The etiology of premature ejaculation is commonly considered psychogenic. Because of this, it is usually treated by clinical psychologists or psychiatrists.

The problem of sexual dysfunction in patients with chronic prostatitis and chronic pelvic pain syndrome is gaining interest. Recently, Liang et al (2004) reported that the prevalence of premature ejaculation and erectile dysfunction (49%) is greater in Chinese men with chronic prostatitis than it is in persons in the general population. They also showed that the development of sexual dysfunction in patients with chronic prostatitis is positively linked with the duration of prostatitis (Liang et al, 2004). Screponi et al (2002) reported a high prevalence of chronic prostatitis in patients with premature ejaculation, with a higher incidence of premature ejaculation occurring in patients with chronic prostatitis (62.1%). Keltikangas-Järvinen et al (1981) reported a high incidence of decreased libido in patients with chronic prostatitis, and they also concluded that this syndrome should be viewed as a psychosomatic disorder. Berghuis et al (1996) reported that chronic prostatitis reduced the frequency of sexual intercourse, and they concluded that depression and psychological disturbances were common in patients with chronic prostatitis. Mehik et al (2001) reported that psychological difficulties are common in men with chronic prostatitis, and these authors showed that men with chronic prostatitis tend to be more nervous and meticulous than men without this disorder. They also reported that sexual disturbances and erectile dysfunction are common in these men (43%). But in all of these reported papers, the prevalence rates of sexual dysfunction were lower than in the present study (77.3%). According to our study, this may be related to racial and cultural differences.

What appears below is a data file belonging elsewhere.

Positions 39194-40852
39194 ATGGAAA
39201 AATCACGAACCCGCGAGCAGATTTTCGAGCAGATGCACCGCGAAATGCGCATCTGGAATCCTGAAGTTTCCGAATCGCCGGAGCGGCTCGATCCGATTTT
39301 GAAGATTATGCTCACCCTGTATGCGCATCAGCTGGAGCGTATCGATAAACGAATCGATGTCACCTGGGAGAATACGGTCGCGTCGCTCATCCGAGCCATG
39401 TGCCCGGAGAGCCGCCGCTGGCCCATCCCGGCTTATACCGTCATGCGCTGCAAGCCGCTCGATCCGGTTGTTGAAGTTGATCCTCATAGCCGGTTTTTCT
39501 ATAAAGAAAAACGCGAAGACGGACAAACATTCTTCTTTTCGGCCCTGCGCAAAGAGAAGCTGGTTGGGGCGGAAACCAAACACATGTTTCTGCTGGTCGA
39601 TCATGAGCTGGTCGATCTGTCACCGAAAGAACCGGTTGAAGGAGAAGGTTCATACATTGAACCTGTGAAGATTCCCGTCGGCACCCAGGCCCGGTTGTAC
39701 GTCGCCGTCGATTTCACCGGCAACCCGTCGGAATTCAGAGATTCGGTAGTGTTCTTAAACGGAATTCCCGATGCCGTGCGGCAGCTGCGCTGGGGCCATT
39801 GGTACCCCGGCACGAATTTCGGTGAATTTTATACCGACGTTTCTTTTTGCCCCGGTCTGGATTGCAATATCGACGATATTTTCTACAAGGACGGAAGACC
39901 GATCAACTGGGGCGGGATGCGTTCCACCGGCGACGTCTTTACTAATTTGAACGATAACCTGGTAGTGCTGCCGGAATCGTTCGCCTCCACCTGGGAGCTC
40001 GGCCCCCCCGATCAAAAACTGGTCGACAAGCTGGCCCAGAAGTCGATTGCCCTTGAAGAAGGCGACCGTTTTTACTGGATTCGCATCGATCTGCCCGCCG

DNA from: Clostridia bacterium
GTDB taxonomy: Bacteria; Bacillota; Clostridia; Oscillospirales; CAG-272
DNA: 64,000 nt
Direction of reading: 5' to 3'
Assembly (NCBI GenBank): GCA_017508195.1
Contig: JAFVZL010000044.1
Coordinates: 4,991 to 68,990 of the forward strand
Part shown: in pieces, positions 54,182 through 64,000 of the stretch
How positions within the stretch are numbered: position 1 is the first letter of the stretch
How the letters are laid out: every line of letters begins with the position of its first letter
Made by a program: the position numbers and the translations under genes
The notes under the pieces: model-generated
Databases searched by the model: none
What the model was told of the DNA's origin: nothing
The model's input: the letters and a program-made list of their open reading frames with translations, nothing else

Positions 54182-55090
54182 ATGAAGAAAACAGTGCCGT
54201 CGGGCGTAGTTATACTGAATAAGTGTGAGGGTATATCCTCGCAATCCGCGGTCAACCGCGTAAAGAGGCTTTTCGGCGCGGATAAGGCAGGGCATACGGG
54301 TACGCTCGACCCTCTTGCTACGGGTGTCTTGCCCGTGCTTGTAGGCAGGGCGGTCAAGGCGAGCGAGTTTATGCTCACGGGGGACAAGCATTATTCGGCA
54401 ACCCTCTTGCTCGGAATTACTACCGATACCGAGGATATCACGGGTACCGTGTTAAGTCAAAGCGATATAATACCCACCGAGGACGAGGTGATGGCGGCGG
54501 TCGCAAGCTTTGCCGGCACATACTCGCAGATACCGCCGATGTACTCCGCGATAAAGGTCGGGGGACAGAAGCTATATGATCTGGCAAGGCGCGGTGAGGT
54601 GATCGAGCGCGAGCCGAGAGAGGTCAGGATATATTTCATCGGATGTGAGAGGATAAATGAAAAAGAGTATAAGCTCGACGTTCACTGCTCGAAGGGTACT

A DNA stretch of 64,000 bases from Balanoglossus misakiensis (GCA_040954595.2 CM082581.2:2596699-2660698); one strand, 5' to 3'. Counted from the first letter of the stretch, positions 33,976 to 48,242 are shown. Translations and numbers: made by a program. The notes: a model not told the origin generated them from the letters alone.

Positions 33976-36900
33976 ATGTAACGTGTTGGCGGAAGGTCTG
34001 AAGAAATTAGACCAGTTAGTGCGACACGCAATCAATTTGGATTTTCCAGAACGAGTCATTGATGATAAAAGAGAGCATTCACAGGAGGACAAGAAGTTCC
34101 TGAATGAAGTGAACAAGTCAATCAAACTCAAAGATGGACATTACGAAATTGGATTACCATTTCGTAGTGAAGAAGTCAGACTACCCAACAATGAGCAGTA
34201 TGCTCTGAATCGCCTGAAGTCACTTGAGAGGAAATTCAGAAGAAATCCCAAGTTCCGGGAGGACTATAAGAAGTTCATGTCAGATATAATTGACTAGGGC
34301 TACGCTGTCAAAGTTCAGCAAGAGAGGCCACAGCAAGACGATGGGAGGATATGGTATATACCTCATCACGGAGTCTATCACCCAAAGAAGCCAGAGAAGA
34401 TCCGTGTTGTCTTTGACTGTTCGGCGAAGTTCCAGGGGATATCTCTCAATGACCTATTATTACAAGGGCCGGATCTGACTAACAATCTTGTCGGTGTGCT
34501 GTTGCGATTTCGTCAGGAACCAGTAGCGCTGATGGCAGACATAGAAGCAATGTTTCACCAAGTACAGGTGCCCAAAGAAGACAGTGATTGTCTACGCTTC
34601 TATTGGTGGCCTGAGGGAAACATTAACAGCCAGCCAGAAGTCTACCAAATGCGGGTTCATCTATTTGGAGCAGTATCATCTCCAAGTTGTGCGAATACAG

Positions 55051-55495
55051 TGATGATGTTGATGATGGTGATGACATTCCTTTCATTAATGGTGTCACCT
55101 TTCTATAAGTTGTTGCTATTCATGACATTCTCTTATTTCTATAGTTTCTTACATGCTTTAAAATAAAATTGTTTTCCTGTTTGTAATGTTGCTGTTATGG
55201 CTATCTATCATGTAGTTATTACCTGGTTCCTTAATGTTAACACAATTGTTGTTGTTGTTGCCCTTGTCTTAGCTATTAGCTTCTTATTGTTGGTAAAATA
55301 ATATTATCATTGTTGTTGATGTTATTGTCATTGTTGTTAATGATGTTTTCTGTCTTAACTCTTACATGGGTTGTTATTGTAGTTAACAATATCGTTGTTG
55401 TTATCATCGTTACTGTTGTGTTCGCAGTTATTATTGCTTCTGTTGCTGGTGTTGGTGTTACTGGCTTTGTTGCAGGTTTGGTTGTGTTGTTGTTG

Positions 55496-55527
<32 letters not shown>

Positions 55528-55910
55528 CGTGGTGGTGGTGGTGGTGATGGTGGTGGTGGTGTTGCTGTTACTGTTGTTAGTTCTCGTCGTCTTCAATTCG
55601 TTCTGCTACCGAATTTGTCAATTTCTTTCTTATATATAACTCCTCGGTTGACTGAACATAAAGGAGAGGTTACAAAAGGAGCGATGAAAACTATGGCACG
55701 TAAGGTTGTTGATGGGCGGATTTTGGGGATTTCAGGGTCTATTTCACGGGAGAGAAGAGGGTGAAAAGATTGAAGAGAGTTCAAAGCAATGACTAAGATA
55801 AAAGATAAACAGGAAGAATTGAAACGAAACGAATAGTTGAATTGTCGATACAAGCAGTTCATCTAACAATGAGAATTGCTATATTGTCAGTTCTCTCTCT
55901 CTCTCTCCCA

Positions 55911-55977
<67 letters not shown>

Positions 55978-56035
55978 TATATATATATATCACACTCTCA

Psychological factors have always been thought to play a role in the ethiopathogenesis of chronic prostatitis syndromes. The results of our study demonstrate a high prevalence of premature ejaculation in patients with chronic pelvic pain syndrome compared with patients in a control group. And we also showed that erectile dysfunction due to psychological causes in patients with chronic pelvic pain syndrome is more common than erectile dysfunction in patients in a control group. As a result, our study demonstrates that sexual dysfunction due to psychological causes in patients with chronic pelvic pain syndrome is high. We also found that prevalence of premature ejaculation in patients with chronic pelvic pain syndrome was not significantly different from controls regarding duration of symptoms, symptom scores, education level, and age; however, further studies with larger numbers of patients are needed to fully elucidate this.

In conclusion, chronic pelvic pain syndrome is a serious health problem affecting the quality of life of men. To date, little is known about this health problem. In Turkish men with chronic pelvic pain syndrome, the incidence of psychogenic sexual problems was higher than for persons in the population without chronic pelvic pain syndrome.